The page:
What support do Syrian artists have?
A critical review of the support that Syrian artists receive from European structures was the subject of a report published in 2014 on the website "Preparatory Action, Culture in EU External Relations"', an initiative funded by the European Union.
Syrian artists were among the first to respond to the tragic events that are destroying their country. Many of them protested along with the demonstrators, and a great number faced imprisonment, torture and even death.
To support these artists, international organisations immediately set up subsidies and grants, and invited those who can go out to perform in group exhibitions, seminars or festivals.
A critical review of the impact of EU support to Syrian artists is the subject of a report entitled Syria Context Note written by Greta Galeazzi and published in 2014 on the website Preparatory Action, Culture in EU External Relations, an initiative funded by the European Union.
In her report, Greta Galeazzi gives a general description of the orientation of the support provided to artists in the form of an invitation to participate in international exchanges, festivals and exhibitions; or in the form of production grants. Subsidies are also awarded to emerging structures in the field of digital journalism, research on human rights and cultural policy.
Greta Galeazzi observes the change in the role that art and culture play, which have become tools for opposition and political protest, and notes that the emergence of new creative activists who use digital photography, street art and graffiti to denounce and report the conflict has profoundly changed the Syrian art scene.
Inside Syria, the artists working for democratic change have benefitted from the support of foreign cultural centres before. But the closing down of these centres and the censorship of the regime eventually put an end to these initiatives. Similarly, the exchange between artists in Syria and those who already left the country is becoming increasingly scarce following the mobility restrictions imposed on Syrians.
The extent of the misery in refugee camps engendered a sense of guilt amongst the Syrian intellectuals who started organising workshops in creative writing, artistic expression and drama for refugee children and women in Lebanon and Jordan.
In the conclusion of her report, Greta Galeazzi focuses on the difficult life of Syrian artists. Those who remained in the country are unable to work and those who left live in poverty and have no official documents.
She also shows that the support of international structures has always been on a temporary basis and with small contributions, and often it depended on the individual ability of the artists to create relationships with other countries. She therefore suggests the setting up of a more structured support on a long-term basis, and funding that is known in advance, which is more relevant to help Syrian artists. She also proposes that support programmes are created on the basis of an analysis of the necessities and with the aim of strengthening capacity.
This very fair conclusion of the report reflects the opinion of many Syrian artists, even those who have benefitted from European funding. Khaled Dawa, a Syrian sculptor had to leave Syria after having endured imprisonment and torture. His sculptures are inspired by his personal experience: mutilated bodies eroded inside, or lethargic characters that represent power. Khaled complains of lack of support. It is true that he received a small grant from the British Council, but it was not enough to cast his bronze statues. He also says that the complicated application file for the calls for projects deters many artists who are not familiar with the mechanisms, and deprives them of these opportunities.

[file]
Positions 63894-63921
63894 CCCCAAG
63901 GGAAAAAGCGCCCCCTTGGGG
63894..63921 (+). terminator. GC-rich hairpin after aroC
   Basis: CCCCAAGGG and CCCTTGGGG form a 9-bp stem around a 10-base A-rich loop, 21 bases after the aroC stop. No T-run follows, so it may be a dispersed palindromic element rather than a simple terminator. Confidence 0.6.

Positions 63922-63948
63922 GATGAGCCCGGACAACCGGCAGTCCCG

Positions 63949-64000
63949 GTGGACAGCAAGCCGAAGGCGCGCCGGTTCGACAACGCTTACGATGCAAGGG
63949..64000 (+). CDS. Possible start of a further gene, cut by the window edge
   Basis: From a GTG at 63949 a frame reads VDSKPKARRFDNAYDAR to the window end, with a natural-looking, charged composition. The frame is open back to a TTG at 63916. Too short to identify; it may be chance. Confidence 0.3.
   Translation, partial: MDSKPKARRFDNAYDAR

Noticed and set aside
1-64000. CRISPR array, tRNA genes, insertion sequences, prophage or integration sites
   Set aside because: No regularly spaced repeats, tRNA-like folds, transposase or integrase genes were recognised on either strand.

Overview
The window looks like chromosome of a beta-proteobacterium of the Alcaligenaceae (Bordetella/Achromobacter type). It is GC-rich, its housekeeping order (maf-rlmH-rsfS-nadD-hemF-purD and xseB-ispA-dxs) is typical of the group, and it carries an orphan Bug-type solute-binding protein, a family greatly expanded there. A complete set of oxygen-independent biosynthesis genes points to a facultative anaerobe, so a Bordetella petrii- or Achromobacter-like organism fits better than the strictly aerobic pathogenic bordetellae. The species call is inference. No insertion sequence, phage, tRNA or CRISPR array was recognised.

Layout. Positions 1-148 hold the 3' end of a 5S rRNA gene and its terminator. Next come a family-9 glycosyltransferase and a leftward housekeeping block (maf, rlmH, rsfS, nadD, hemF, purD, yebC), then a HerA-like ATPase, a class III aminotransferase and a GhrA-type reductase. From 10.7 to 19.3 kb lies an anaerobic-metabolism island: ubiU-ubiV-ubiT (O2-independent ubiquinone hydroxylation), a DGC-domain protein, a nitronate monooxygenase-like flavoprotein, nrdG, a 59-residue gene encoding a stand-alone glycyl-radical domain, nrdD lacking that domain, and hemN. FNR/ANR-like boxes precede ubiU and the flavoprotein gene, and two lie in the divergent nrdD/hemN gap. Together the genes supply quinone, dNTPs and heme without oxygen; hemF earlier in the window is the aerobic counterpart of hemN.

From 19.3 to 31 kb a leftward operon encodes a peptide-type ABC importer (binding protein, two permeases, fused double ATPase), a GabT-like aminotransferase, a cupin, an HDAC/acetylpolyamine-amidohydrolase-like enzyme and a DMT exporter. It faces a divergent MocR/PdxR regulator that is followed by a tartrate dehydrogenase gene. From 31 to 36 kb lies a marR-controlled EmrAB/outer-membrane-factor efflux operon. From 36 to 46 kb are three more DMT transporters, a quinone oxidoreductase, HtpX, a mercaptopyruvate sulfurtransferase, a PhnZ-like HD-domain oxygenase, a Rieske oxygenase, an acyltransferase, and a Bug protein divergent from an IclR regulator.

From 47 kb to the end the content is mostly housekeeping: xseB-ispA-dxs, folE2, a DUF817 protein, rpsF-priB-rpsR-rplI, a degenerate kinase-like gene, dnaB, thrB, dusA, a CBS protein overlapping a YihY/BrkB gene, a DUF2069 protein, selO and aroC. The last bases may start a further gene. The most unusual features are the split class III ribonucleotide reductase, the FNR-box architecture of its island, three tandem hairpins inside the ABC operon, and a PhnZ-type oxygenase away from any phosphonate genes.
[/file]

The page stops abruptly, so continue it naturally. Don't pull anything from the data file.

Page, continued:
Liwaa Yazgi filmed a documentary about abandoned houses in Syria. "Haunted" was screened at several international festivals and received a special mention from the jury at the festival Fid Marseille. Yazgi was supported by the Heinrich Böll foundation for the making of her film. She also received a mobility grant from the Roberto Cimetta Fund and funding from the British Council for the translation of a play by Edward Bond from English to Arabic.
Despite her privileged position Liwaa regrets that many Syrian artists are forced, under pressure, to waste their energies in obtaining subsidies instead of concentrating on their purely aesthetic issues and priorities. Syrian art will eventually become exclusively an art of the crisis, she says. She also finds that the support granted by the European institutions is generally given to individual artists, but it would be better to help create permanent institutions. She would like to see the involvement of new intermediate structures on a regional level, because those that exist tend to favour the same entities and the same artists.
Alma Salem, MENA Regional Arts Programmes Manager at the British Council does not agree with this idea since she believes that in almost all support structures, either direct or intermediary, there are several assessors from different countries; and that calls for projects are launched via social media that are open to everyone. Today, there is a change in the orientation of the support that favours independent emerging organisations rather than individuals. It was the contrary at the beginning of the conflict because the donors were confused. In the upheaval and under pressure, they did not know what mechanism to adopt after the closing down of the foreign cultural centres in Syria. Alma Salem also stresses that the discontinuation of operation of these centres has deprived artists in Syria of any support, which is unfortunate.
Hanan Kassab Hassan
Content produced in collaboration with Babelmed